The US home ownership rate continues to decline

10 Replies

Home ownership at a 19 year low.

Of course home ownership rates declined during the mortgage/foreclosure crisis, but they are still dropping now in the housing recovery. Below 65% now. Down from nearly 70%. That is 15,000,000 new people in the rental market over the past several years.

I would think that home ownership rates would have bottomed out and be on the rise now that housing and the economy are well into recovery. Not so. In fact, Sam Zell says that because of deferred family formation, home ownership rates will decline to 55%. Think about that; another 30,000,000 Americans renting. I'm not sure I believe it, but the implications for real estate investing are beyond profound.

Do you agree with Zell? How will this trend affect your long term strategy?

Im also guessing that the figures only focus on proportion of owners compared to renters as opposed to proportion of sales taking place. Seems like high sales activity are being done by the same group of persons.

I buy to hold, with intention to build and hold, this can only mean there will always be a demand. My focus was on the elderly but it is good to know I may have a back up market as well.

The problem with best rental locations is a possibility of rent control. New builds eliminate that problem.

For my business that would be great.

I prefer to fix-and-flip instead of buy-and-hold, so I don't like this trend. But the population is still increasing, so I think that this will eventually settle out.

While it appears as if renting would benefit greatly from the trend, there's also the possibility that household formation is also dipping - people aren't moving out of mom and dad's house period, whether into a rental or their own home.

I posted an article about Zell's comments the other day and it had some good comments. http://www.biggerpockets.com/forums/99/topics/126438-sam-zell-says-homeownership-will-fall-to-55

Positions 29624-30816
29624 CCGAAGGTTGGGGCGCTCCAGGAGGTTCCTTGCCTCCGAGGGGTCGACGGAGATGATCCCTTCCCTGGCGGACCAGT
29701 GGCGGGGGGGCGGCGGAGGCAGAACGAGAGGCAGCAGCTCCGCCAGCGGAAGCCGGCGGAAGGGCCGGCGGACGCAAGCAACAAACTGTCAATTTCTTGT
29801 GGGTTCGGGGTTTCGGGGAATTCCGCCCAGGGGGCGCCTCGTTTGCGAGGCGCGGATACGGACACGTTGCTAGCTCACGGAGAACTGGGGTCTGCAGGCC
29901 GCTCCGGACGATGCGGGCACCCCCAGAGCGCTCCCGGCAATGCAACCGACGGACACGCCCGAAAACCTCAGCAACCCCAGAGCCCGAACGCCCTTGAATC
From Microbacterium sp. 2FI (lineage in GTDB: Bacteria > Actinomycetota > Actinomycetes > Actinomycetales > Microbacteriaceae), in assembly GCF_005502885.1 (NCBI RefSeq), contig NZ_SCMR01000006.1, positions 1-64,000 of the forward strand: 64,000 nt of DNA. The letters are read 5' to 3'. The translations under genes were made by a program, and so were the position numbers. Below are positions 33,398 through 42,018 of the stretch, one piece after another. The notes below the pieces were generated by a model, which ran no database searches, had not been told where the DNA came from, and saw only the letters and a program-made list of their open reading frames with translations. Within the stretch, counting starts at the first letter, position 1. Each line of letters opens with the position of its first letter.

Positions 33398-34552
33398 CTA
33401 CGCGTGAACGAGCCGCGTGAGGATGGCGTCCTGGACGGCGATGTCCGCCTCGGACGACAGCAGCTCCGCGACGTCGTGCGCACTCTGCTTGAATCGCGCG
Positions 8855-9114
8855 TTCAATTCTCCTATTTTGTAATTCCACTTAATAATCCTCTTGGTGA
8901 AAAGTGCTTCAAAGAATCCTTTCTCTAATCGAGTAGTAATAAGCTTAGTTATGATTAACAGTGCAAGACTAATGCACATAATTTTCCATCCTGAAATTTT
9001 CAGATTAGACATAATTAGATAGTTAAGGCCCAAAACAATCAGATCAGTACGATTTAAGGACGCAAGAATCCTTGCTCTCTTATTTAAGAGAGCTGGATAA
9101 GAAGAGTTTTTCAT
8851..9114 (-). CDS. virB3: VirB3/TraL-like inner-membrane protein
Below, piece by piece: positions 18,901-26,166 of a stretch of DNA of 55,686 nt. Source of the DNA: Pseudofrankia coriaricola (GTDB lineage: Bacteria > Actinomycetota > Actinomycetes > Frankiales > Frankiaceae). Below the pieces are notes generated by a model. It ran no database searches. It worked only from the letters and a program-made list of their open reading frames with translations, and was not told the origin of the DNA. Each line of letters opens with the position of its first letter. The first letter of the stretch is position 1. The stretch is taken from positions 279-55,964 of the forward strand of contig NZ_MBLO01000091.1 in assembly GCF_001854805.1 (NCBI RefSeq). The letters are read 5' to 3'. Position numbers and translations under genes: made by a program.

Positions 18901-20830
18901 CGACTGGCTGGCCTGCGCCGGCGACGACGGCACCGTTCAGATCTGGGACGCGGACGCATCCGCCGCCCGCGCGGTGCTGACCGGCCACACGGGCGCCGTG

I think a statistic that plays a huge role in homeownership rate is the labor participation rate. Which has been dropping more or less steadily since the dotcom bubble burst and dramatically since 2008. It just suffered a major monthly drop (800K) which was somehow not headline news.

Originally posted by @Cal C. :
I posted an article about Zell's comments the other day and it had some good comments. http://www.biggerpockets.com/forums/99/topics/126438-sam-zell-says-homeownership-will-fall-to-55

I think a statistic that plays a huge role in homeownership rate is the labor participation rate. Which has been dropping more or less steadily since the dotcom bubble burst and dramatically since 2008. It just suffered a major monthly drop (800K) which was somehow not headline news.

I saw your thread after I started this one some excellent thoughts there. It's obviously a complex issue, that varies even more depending on area.

If that is the case, it seems buy and hold would be the best strategy at this point?

Originally posted by @Joseph Caracappa :
If that is the case, it seems buy and hold would be the best strategy at this point?

I don't think there is a single best strategy, but buy and hold in an area of job/population growth seems prudent. The trend is your friend.

Come on to Jersey. Manhattan and Philadelphia city folk making big bucks are looking for suburban homes. My flips are full of fluff and they sell like hot cakes. My rentals are also full of fluff but designed for those that would rather play golf, drink and socialize at night instead of saving for there own home they could/would never take care of anyway. Is NJ expensive "Hell Yea" but it is because of simple supply and demand. I just buy low repair to the nines (in budget of course) and let it ride.... Sounds silly but in reality that is what it is like. I manage my businesses like you would not believe and whenever I think things cannot get more out of wack they do. The professionals today can create a drone that can find a pimple on my butt at 2:00 am when I sleep in my own bed with the blinds closed but they cannot tie there own shoes. That is my opportunity.

Thanks for that mental image - NOT.

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